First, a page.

By Rob Manuel | Indiewire July 3, 2014 at 3:00PM
Every week, dozens of great indie titles hit the market and go unnoticed. That’s why we’re digging through the pile of games to pull out some select titles coming out this week, a few which might have fallen through the cracks, and one that you can play right now as long your bosses isn’t looking. Indie games let you experience new stories and the virtual world like never before. Here are some of the best that you need to be playing right now.
Yacht Club Games
Platforms: PC, Wii U, 3DS
It used to be that the name "Nintendo" meant "hard," and you only needed two buttons to beat a boss. "Shovel Knight" might look like a game from years ago, but you'll find more than one surprise in store for you on this adventure of steampunk knights, lingering ghosts, and dancing apple fish.
Coming out on the PC, Wii U, and 3DS, "Shovel Knight" throws you into the middle of an adventure as we watch out suited hero lose his lady love to the Tower of Fate. Like any good tin man who lost his heart, he wanders into the woods for several years while the vile Enchantress takes over the kingdom with little resistance and sets up shop in the tower.
As your only hope to rescue your love, you face off against the eight members of "The Order of No Quarter" to get to the Tower of Fate and find your love. Along the way there will be danger, adventure, and a whole lot of gems to collect in order to pay for all the nifty weapons you'll need to make your way through to your lady love. Because nothing says "Sorry I haven't saved you in a while but I'm here now so break out the WD-40" quite like a steam powered fist at the end of your shovel. For anyone looking for a real challenge, "Shovel Knight" is the game to pick up.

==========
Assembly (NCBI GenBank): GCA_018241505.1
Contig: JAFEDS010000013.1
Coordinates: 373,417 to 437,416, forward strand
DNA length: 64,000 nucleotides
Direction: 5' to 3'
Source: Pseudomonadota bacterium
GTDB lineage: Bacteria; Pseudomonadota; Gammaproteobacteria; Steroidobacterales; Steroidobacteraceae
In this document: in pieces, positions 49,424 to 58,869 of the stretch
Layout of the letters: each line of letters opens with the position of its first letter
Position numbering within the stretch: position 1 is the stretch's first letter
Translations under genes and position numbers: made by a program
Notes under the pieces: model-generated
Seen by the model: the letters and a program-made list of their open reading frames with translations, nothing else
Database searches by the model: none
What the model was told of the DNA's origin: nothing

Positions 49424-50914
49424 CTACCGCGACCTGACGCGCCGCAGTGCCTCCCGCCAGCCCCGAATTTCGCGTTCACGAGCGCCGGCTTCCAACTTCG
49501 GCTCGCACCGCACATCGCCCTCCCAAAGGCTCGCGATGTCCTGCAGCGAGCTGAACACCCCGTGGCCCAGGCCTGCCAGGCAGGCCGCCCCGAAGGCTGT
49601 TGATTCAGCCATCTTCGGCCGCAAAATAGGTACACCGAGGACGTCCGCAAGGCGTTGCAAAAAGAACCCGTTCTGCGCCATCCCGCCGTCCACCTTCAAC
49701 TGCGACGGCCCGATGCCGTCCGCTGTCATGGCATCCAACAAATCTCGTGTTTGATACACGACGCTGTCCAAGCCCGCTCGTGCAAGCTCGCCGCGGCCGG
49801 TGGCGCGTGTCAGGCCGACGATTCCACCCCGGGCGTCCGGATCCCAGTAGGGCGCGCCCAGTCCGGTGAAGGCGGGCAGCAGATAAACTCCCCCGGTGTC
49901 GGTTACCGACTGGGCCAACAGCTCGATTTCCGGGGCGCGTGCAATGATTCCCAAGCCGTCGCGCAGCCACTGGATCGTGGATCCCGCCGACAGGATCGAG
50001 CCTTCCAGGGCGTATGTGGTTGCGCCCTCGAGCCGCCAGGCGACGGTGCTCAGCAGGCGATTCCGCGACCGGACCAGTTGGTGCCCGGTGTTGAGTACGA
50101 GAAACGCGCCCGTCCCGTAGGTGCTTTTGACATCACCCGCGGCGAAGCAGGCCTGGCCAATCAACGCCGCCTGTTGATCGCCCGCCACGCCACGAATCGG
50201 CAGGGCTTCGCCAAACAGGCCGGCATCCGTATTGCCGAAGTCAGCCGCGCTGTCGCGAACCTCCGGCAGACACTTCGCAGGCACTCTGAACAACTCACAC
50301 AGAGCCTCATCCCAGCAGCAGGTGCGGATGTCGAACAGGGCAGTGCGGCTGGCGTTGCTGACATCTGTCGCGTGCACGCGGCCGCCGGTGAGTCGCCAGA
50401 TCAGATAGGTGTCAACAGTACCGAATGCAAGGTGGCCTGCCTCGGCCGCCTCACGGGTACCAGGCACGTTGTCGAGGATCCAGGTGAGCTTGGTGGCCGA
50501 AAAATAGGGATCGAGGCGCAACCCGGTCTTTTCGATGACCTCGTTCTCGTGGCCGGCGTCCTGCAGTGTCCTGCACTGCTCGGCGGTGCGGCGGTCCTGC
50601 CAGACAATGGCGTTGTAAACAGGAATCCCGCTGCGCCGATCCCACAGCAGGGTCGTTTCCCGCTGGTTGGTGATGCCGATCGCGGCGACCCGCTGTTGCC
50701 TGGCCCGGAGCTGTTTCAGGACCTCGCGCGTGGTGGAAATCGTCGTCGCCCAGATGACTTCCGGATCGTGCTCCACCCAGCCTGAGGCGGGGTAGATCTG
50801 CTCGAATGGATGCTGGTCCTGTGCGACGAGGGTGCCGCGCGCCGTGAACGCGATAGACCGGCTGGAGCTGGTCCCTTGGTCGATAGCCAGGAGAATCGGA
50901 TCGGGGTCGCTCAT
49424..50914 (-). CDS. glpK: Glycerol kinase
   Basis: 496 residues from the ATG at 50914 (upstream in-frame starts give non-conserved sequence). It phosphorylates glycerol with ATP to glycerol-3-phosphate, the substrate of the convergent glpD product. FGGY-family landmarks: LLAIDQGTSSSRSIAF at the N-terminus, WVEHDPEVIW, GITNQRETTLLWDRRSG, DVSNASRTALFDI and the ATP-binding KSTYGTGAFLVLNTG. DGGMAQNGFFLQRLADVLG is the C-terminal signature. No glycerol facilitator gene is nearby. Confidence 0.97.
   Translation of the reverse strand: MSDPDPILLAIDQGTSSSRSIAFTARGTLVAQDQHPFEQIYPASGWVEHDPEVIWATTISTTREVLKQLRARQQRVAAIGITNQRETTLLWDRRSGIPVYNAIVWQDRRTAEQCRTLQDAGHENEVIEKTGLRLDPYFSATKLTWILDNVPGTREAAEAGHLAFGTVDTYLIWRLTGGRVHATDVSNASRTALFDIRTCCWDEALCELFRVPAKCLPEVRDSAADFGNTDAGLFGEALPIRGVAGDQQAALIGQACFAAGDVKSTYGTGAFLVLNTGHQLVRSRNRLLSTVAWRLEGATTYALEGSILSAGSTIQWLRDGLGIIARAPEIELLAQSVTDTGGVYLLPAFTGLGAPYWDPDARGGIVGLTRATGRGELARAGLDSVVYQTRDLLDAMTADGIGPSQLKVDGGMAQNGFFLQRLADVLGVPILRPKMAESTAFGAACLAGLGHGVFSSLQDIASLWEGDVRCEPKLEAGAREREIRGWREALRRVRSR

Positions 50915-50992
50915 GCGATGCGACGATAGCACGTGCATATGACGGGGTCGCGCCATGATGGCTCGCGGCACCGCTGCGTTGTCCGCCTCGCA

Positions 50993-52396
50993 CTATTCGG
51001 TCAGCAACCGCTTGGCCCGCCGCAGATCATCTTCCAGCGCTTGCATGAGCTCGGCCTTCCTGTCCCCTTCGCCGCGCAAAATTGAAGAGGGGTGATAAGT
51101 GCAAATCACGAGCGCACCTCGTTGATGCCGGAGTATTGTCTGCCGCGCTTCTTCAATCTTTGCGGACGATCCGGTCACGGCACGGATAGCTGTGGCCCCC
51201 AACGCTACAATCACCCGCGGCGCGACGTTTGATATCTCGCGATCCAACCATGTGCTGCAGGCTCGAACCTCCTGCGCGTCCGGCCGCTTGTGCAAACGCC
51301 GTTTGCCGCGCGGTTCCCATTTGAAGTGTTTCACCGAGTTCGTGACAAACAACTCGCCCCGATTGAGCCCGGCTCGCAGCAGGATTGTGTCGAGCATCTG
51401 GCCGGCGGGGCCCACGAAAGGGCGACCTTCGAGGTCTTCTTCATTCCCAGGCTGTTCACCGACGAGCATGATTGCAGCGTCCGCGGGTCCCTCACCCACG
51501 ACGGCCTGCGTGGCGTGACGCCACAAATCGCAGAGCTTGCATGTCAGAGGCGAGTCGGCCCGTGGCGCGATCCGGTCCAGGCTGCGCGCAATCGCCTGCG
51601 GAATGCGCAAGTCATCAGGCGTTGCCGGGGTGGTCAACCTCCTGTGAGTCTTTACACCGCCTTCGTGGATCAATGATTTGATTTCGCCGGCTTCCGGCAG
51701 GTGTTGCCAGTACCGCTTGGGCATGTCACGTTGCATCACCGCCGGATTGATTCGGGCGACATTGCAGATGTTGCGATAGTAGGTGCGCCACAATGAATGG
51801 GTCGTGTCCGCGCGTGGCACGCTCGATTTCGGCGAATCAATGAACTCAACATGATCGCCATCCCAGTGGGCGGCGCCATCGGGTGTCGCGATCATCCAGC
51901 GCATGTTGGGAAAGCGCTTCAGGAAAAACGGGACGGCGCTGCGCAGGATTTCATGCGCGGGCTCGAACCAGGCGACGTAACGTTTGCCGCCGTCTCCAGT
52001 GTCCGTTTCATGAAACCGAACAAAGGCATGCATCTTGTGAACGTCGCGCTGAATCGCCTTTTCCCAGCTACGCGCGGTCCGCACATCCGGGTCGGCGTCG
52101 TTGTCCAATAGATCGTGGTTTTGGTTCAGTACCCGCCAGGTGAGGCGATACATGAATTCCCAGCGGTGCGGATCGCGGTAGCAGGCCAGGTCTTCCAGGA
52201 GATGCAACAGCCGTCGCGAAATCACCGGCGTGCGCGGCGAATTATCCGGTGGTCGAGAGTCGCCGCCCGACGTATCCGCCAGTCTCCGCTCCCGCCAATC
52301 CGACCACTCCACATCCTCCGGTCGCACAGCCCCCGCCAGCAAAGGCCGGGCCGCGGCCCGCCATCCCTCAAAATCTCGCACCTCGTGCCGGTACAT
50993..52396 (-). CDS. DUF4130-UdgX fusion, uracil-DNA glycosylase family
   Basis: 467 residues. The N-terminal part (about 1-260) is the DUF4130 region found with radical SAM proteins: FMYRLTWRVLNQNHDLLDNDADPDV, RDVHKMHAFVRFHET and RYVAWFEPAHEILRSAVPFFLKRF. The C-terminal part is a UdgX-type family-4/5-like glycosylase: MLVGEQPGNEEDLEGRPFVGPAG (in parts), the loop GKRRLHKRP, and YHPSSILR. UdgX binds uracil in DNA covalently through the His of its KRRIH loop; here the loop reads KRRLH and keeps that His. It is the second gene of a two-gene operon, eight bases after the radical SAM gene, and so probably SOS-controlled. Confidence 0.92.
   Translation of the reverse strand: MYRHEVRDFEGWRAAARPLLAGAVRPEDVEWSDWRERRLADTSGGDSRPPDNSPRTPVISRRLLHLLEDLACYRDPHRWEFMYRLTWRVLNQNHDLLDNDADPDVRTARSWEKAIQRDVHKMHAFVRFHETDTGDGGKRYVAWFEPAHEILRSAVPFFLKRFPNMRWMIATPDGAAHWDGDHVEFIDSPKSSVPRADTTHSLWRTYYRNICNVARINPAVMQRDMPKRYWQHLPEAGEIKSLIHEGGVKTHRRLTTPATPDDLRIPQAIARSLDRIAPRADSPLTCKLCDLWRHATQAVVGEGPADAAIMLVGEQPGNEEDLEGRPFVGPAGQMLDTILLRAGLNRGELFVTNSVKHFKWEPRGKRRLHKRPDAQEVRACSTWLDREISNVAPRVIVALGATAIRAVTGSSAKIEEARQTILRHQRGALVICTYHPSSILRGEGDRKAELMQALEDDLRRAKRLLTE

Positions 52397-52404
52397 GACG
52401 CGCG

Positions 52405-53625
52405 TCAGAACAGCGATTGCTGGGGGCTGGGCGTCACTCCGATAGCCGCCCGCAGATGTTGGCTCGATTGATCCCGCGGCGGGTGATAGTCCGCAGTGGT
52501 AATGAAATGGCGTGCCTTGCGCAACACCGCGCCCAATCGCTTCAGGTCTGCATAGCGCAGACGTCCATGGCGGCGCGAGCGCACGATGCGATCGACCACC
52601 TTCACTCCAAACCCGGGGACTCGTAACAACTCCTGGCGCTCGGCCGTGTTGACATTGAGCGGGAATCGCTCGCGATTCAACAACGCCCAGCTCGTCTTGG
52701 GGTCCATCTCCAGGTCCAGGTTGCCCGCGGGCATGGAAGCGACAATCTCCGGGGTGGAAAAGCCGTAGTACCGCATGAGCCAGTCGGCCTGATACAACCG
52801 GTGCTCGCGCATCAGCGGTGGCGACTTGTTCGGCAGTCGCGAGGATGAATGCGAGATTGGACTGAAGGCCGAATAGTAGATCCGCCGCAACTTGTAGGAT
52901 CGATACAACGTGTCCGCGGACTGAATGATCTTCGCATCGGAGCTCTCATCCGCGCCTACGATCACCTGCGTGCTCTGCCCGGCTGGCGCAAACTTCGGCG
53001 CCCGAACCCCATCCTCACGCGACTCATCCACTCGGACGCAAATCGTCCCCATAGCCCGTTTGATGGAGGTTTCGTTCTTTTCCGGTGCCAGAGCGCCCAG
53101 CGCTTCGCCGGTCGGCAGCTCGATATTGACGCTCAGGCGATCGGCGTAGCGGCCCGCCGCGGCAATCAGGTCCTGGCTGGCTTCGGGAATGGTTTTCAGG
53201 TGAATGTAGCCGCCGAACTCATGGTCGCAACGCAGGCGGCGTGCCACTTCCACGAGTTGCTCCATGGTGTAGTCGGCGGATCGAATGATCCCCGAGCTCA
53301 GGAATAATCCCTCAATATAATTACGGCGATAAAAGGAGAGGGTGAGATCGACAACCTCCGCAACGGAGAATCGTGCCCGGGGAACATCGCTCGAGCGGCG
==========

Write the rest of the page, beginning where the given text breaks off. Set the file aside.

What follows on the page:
Platforms: iOS, Android
Occasionally, you find a game so odd and surreal that you just need to share it with everyone. You won't be shooting undead Nazis in this game. There are no coins to collect, princesses to save, or a single power-up along the way. Instead "Bouden," according to many people, makes them do one of the scariest things imaginable. Worst yet, you'll need to find someone to join you. Lace up your shoes -- because you are going to dance.
"Bounden," by Game Oven (with the cooperation of the Dutch National Ballet), is a rather unique game you play on your iPhone. Two people grab the phone from either end with the thumb placed on top of the touch pad. On the screen, you'll find a dot on a sphere. Tilt, turn, swivel around; you'll find that the dot always remains on the dead center of the sphere, but the world underneath it turns along with you.
As the music starts, you need to move the sphere so the dot hits each of the objectives -- sounds simple, but anyone who has taken to the dance floor knows that communication and body movement is vital for any good dancing. The same holds true for "Bounden" as you'll try to figure out the best ways to turn and twist without letting go of the iPhone or Android device.
If you want to see how the professionals do it, each of the levels you dance through comes with a video showing you the ballet company performing the same moves. You don't need to practice your second position to get through the game, but a willing partner and a willingness to look goofy in public goes a long way.